Dynamic Response
To demonstrate the model’s ability to reproduce wind turbine dynamics, a test was created. The wind turbine was operated with a constant wind speed (15 m/s). This wind speed was higher than rated wind speed and hence, the pitch controller was active. A voltage sag on the grid was simulated, and the real and reactive power response of the wind turbine was observed. Note that this is not an implementation of lowvoltage ride through (LVRT), but rather a test of dynamic response. The grid voltage drops from 1 p.u. to 0.6 p.u. at t=30s, and the sag persists for 18 cycles (0.3 seconds). The intent of the test is to show that the model does indeed respond to events occurring in the dynamic timescale and that the response of the machine to this event is realistic. The obtained results show that the model does indeed respond to the grid event as expected. The grid voltage, converter current demand, real power and reactive power, rotor speed, and pitch angle during the event are shown.
From the obtained results it can be seen that real and reactive power show a sharp increase when the event starts. This is due to the gridside converter attempting to maintain real power output at 2 MW despite the voltage drop occurring. The converter greatly increases the current demand from the generator, which reflects as a jump in power. The pitch controller also seeks to maintain real power output at 2 MW, and hence, begins to move to a lower angle to counter the effects of the converter action. Based on these results, we can say that the model is behaving as expected, and realistic explanations for the response can be offered. The transients when the voltage sag occurs and when the sag ends are also visible. We can thus claim that the model described here offers good resolution and detail. This event is similar to the event used for testing purposes in literature^{[8]}, which offers a useful comparison: the voltage drop was from 1 p.u. to 0.5 p.u. and the sag persisted for 0.5 seconds. The power electronic converters are not explicitly modeled in literature^{[8]}, and the topology and controls are also different from those presented here, leading to a considerable difference in results.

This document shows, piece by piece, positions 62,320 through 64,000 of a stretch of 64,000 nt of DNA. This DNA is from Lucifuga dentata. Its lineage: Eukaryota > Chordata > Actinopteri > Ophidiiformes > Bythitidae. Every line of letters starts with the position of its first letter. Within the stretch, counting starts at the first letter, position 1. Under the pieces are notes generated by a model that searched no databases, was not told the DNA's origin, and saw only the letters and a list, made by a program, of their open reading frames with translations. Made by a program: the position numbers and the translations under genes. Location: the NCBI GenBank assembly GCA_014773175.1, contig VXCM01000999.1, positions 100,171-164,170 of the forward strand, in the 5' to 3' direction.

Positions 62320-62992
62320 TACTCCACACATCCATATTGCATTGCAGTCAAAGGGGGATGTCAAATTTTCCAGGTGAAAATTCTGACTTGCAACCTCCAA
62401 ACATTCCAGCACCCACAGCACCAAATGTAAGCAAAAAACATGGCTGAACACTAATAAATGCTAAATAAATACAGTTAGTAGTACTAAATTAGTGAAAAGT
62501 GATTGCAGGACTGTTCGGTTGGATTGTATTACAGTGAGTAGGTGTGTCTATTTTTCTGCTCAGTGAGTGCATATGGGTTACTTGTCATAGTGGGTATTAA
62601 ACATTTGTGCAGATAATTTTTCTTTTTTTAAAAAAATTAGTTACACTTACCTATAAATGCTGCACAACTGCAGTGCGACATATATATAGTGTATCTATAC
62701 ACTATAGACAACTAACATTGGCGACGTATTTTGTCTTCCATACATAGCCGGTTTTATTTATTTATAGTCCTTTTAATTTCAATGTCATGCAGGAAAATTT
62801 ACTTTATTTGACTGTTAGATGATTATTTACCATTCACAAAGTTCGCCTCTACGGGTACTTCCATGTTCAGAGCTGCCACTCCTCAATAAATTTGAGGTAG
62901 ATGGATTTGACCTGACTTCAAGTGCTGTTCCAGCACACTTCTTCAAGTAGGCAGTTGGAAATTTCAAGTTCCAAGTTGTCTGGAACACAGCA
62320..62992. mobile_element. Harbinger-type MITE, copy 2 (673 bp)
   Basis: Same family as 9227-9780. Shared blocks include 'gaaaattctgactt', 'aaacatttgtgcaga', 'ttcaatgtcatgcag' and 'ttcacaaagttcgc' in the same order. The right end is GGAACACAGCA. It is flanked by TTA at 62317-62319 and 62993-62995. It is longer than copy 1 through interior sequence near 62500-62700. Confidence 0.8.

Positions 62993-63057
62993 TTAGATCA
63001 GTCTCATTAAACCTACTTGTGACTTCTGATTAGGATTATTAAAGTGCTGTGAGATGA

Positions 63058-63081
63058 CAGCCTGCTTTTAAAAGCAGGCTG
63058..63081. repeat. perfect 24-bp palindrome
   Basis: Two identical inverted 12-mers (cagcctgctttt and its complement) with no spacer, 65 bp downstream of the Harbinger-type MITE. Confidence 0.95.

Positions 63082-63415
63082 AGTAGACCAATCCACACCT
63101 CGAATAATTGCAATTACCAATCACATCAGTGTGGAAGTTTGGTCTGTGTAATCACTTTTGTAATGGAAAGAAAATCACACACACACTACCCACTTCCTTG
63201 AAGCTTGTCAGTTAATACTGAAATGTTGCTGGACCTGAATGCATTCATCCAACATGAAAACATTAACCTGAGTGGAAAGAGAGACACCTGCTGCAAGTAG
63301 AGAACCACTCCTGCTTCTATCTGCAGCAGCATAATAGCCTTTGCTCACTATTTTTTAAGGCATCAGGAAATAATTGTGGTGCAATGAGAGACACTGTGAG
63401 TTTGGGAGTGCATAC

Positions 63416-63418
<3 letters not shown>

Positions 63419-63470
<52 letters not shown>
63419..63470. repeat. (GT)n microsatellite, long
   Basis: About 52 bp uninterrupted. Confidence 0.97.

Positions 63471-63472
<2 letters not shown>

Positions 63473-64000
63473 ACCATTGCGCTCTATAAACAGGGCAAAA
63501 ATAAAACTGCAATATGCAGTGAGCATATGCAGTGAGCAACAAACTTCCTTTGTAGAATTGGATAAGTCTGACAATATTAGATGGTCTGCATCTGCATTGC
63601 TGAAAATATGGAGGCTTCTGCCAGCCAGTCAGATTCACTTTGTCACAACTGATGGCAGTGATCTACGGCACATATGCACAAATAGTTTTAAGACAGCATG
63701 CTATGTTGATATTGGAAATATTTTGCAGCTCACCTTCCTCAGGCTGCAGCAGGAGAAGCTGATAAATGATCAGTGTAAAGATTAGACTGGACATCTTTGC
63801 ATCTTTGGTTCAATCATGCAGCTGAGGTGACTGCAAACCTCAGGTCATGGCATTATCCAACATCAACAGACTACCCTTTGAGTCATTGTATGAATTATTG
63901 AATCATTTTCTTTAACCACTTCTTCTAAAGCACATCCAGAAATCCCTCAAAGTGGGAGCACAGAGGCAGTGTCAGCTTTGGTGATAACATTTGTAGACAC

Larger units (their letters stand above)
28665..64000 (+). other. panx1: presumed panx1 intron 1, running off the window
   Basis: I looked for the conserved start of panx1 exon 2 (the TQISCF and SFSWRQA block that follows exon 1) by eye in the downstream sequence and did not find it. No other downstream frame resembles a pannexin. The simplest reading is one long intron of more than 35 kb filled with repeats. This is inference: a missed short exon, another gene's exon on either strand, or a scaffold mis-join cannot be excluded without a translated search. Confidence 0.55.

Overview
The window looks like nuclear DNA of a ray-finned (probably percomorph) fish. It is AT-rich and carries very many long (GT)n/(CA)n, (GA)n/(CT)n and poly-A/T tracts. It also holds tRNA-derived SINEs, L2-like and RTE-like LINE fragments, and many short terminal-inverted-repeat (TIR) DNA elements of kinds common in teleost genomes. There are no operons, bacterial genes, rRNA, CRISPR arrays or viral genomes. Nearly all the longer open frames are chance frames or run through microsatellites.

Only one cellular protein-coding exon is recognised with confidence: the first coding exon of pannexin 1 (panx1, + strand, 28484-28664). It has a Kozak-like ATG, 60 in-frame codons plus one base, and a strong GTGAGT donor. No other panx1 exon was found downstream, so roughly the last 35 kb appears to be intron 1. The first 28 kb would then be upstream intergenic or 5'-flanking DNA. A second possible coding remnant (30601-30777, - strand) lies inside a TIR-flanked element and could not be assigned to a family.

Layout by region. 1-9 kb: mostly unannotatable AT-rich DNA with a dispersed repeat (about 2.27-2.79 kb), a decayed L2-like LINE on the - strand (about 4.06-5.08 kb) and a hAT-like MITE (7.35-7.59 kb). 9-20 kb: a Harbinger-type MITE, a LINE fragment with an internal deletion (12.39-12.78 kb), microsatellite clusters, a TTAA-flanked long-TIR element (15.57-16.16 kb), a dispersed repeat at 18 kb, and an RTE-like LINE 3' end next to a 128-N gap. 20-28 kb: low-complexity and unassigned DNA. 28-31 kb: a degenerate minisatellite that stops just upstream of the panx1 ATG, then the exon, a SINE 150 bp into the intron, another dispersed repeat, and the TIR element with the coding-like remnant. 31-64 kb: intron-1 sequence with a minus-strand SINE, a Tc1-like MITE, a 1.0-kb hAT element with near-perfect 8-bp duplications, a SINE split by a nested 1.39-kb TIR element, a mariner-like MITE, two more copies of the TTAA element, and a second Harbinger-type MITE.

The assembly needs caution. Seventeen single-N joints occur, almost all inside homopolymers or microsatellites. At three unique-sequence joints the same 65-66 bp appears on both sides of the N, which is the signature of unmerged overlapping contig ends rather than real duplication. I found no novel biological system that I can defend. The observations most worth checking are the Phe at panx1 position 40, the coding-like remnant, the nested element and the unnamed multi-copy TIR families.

References
 ↑ NREL, Dynamic Models for Wind Turbines and Wind Power Plants (NREL/SR550052780), October 2011, [Online]. Available: http://www.nrel.gov/docs/fy12osti/52780.pdf. [Accessed February 2013].
 ↑ A. Perdana and O. Carlson, “Aggregated Models of a Large Wind Farm Consisting of Variable Speed Wind Turbines for Power System Stability Studies,” in Proceedings of 8th International Workshop on LargeScale Integration of Wind Power into Power Systems as well as on Transmission Networks for Offshore Wind Farms, (Bremen, Germany), October 2009.
 ↑ ^{3.0} ^{3.1} M. Singh, M. Vyas, and S. Santoso, “Using generic wind turbine models to compare inertial response of wind turbine technologies,” in IEEE Power and Energy Society General Meeting, (Minneapolis, MN), July 2010.
 ↑ ^{4.0} ^{4.1} J. Manwell and J. McGowan, Wind energy explained: theory, design and application. Wiley Chichester, 2003.
 ↑ R. Delmerico, N. Miller, W. Price, and J. SanchezGasca, “Dynamic Modeling of GE 1.5 and 3.6 MW Wind TurbineGenerators for Stability Simulations,” in IEEE Power Engineering Society General Meeting, (Toronto, ON).
 ↑ ^{6.0} ^{6.1} B. Kuo, Automatic control systems. Prentice Hall, 1995.
 ↑ T. Tafticht, K. Agbossou, and A. Cheriti, “DC bus control of variable speed wind turbine using a buckboost converter,” in IEEE Power Engineering Society General Meeting, (Montreal, QC), July 2006
 ↑ ^{8.0} ^{8.1} J. Morren, J. Pierik, and S. de Haan, “Voltage dip ridethrough control of directdrive wind turbines,” in 39th International Universities Power Engineering Conference, vol. 3, (Bristol, UK), pp. 934 – 938, 2004.